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Defending the net

Observer photo by Al Frey Senior Kathy Joseph, 17, said this season she’s dedicated to again helping win the girls’ tennis championship, while improving her game.
Observer photo by Al Frey
Senior Kathy Joseph, 17, said this season she’s dedicated to again helping win the girls’ tennis championship, while improving her game.

Securing CVU girls’ tennis championship a goal of senior
Kathy Joseph

By Jess Wisloski

Observer staff

Kathy Joseph, the 17-year-old powerhouse co-captain of the Redhawks championship girls’ tennis team this this season, is ready to take on the world. In this case, that’s the NCAA Division III women’s tennis pros, which she’ll be up against when she starts at University of Texas–Dallas this fall.

In the meantime, though, she’ll settle for conquering South Burlington a few times,  and keeping a hold on the title won last year.

“We’re really excited about trying to defend that championship, but it’s also most of the returning team,” said Joseph. “We had a really strong group of freshmen last year who are now sophomores, so we have really bonded as a great team now.”

Being a co-captain puts Joseph, who’s been playing tennis since she was a preschooler, in a special role in this, her final, year. In addition to building up her game – she’s just begun playing doubles for the first time, after a career of strong singles play – she “builds the team’s spirits and keep that high,” she said.

And though she does see herself as a leader, especially when mentoring younger players with tips and advice on how to improve their match play, she said everyone takes turns leading. “We all know how to work together, and everybody has a role on the team to help lead it.”

But her coach, Amy deGroot, said there are some ways Joseph is a standalone.

Observer photo by Al Frey Senior Kathy Joseph, 17, talks to the Observer about her hopes for her tennis career after high school.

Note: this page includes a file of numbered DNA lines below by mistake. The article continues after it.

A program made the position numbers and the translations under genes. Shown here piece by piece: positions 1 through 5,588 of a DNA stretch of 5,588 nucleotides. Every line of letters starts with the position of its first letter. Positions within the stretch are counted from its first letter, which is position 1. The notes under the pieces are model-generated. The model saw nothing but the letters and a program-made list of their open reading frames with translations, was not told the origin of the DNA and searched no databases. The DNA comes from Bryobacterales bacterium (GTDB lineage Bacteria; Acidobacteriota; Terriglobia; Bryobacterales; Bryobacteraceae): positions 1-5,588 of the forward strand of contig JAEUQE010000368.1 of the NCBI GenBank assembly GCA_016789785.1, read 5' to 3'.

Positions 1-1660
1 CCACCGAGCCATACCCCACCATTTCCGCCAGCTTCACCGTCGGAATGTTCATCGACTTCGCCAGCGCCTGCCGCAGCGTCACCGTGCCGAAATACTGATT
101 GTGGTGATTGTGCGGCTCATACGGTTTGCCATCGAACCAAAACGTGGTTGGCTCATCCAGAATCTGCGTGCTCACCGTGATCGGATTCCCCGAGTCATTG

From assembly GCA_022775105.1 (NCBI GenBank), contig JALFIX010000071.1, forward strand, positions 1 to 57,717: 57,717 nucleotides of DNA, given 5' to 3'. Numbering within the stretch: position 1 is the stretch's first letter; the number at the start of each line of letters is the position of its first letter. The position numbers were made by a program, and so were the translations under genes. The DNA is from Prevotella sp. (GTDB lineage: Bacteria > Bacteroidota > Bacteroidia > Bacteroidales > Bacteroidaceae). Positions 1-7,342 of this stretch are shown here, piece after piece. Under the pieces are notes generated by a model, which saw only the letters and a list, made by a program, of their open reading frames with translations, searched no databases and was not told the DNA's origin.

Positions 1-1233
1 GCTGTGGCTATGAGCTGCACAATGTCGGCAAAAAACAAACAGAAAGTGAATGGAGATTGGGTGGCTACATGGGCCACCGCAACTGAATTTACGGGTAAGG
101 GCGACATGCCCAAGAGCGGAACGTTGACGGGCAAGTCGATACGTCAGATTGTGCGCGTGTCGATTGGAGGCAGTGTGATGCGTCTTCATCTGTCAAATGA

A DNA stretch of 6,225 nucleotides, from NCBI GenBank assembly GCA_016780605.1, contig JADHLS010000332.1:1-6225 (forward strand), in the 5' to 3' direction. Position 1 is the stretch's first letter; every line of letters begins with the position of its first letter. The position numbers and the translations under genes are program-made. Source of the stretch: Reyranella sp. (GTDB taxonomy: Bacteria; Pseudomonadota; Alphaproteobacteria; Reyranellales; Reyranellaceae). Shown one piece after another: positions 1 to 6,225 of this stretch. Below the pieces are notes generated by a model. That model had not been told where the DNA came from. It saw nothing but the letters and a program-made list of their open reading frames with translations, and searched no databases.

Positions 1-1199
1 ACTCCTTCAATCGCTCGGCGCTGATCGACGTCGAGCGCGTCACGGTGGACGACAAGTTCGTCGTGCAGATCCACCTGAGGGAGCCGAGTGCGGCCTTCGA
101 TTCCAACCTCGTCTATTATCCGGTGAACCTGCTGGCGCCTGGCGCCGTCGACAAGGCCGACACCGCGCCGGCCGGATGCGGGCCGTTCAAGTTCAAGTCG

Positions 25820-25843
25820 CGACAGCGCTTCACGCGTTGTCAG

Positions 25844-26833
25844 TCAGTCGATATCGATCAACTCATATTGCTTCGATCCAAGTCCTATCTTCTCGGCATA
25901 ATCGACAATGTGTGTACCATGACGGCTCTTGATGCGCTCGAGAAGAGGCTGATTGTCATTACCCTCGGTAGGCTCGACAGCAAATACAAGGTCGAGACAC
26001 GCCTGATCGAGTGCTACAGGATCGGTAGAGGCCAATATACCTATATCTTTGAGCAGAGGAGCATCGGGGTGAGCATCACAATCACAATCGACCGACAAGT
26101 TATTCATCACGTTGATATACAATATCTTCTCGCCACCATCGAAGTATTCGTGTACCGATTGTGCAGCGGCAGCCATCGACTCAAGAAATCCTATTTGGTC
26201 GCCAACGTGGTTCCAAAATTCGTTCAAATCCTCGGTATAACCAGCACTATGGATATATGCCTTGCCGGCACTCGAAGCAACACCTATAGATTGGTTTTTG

Observer photo by Al Frey
Senior Kathy Joseph, 17, talks to the Observer about her hopes for her tennis career after high school.

“Anyone playing against her or practicing with her can say they had a chance to play an opponent who hits with pace, placement and spin at a level not seen before in Vermont girl’s high school tennis. What she does with the ball is simply jaw-dropping.”

Despite being the same age or younger than some of her counterparts, Joseph has years of experience in the game, and perspectives gained from out-of-state tournaments and competitive play from an early age, she said. Her sisters Andrea Joseph, class of 2013 and Stephanie, class of 2018, were her earliest competitors.

“I can never remember how old I was when I started playing, but it seems like I’ve always been playing,” said Joseph. “My parents brought us to the Williston courts when we were in kindergarten. We would do drills as a family, all five of us,” she said. “I remember my mom feeding balls to us as a kid and all of us just running around the court.”

She didn’t realize how much she loved to play until she was in middle school.

“I didn’t get the choice to play but …[then] I decided I really like tennis and wanted to go forward with it and really focus on improving and becoming the best player I could be in high school,” she said.

Now she’s been accepted to college in a Division III school, but is still hanging on to her hometown dreams. A personal goal for her is to win the state individual tournament this year, but she’s also working on improving her transition game and net play.

“One thing I love about tennis is there’s always a stroke that you need to improve on, or a strategy that you’re working on,” she said. Even a shift like moving to playing doubles tournaments can make it feel “like a whole new game.”

Her best advice? “Not to focus on winning, but focus on playing every point, and trying my hardest. Just focus on the moment…If you lost a point, focus on winning the game. If you lost a game, focus on winning the set.”